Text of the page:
Jealousy can be a way to seek attention.

How to Avoid Having a Jealous Toddler

by Tammy Dray

Handling jealousy in toddlers can be tricky because the children might not understand what they're feeling. While sibling jealousy is relatively common, toddlers can also experience jealousy around their friends or in social settings. Many toddlers react with jealousy over conditions they don't understand or know how to handle. Figuring out the roots of the jealousy problem will help you understand your toddler better so you can prevent or stop his jealousy.

Identify what conditions trigger jealousy on your toddler. If it's something unavoidable, like the birth of a new baby, you will need to find ways to deal with it. However, you might discover that jealousy occurs when you ignore him in favor of other people. In those cases, evaluate your behavior to see whether there's any validity to your child's reaction.

Designate special "us" time for you and your toddler. This is especially important if your toddler is jealous of a sibling and feels neglected. When you organize an activity for just you and your toddler, let him know you will spend time with the other child later on. Use simple words and explain you will spend time with him again soon after.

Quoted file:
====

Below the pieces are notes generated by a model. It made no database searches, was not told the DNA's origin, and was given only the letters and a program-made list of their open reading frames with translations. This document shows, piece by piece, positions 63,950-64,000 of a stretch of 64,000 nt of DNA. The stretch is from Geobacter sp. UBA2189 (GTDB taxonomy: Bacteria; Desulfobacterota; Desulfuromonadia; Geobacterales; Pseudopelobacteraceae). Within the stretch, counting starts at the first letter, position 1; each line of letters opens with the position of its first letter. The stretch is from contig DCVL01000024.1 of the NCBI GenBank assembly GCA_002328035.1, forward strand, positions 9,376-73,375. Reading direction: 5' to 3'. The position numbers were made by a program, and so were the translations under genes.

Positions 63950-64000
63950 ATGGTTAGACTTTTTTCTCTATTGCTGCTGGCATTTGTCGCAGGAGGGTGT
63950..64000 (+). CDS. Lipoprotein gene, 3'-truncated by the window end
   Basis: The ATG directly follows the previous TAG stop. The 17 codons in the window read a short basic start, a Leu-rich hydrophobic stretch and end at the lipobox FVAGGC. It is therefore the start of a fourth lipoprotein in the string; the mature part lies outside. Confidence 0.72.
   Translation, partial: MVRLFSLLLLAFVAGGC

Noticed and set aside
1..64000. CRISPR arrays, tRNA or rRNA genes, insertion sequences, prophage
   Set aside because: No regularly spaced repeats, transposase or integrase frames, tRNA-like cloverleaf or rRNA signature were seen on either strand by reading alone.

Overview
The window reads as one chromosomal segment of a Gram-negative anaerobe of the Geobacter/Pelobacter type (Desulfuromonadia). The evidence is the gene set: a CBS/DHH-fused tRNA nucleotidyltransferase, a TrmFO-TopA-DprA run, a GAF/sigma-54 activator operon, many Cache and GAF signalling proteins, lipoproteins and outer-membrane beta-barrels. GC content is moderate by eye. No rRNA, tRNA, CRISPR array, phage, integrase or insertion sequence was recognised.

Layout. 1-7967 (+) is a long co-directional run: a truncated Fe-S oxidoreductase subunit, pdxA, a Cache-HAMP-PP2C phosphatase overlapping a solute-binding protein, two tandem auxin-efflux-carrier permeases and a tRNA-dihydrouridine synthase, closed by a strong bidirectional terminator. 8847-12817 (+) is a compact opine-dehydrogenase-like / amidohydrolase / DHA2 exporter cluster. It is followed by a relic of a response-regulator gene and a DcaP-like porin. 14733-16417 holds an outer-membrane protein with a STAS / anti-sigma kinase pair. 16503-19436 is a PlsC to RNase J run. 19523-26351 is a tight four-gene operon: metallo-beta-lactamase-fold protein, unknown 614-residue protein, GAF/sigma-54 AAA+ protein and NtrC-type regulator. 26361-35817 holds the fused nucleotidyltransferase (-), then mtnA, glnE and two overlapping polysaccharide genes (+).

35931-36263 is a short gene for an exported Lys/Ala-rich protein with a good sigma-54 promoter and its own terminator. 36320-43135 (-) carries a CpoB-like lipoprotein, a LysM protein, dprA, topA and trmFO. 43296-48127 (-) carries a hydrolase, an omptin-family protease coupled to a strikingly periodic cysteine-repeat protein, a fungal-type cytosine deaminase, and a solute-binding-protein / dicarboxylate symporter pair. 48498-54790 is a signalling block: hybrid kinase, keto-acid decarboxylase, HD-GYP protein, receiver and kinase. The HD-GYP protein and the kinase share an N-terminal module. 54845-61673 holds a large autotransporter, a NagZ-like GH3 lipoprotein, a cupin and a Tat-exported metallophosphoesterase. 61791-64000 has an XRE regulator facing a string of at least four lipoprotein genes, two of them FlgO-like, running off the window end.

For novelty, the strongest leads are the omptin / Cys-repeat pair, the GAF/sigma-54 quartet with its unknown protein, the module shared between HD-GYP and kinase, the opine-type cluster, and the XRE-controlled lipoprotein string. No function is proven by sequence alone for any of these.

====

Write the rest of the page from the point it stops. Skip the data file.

Reinforce good behavior. For example, if your toddler is jealous when you spend time with other adults or children, he might need to hear that he's not being replaced. However, don't allow him to interrupt adult conversations just to get your attention. Instead, hug him and reassure him just before the adults arrive. Then explain that you have to talk to other people. When they leave, praise him for being a good boy when guests were around. This will reinforce the idea that it's OK to share you temporarily with other people and that you will still love him afterward.

Make your toddler feel important. If the jealousy is over a new baby, you can ask the toddler to be your helper, reminding him how important his role is and how much you value the help. If the jealousy is over somebody else, ensure that your toddler is not ignored. For example, make a big fuss of seeing your child again after being out to see a friend and ask guests to say "Hi" to your toddler before they sit down to talk to you or head to another room to see the new baby. Being acknowledged can go a long way toward soothing jealousy.

About the Author

Tammy Dray has been writing since 1996. She specializes in health, wellness and travel topics and has credits in various publications including Woman's Day, Marie Claire, Adirondack Life and Self. She is also a seasoned independent traveler and a certified personal trainer and nutrition consultant. Dray is pursuing a criminal justice degree at Penn Foster College.

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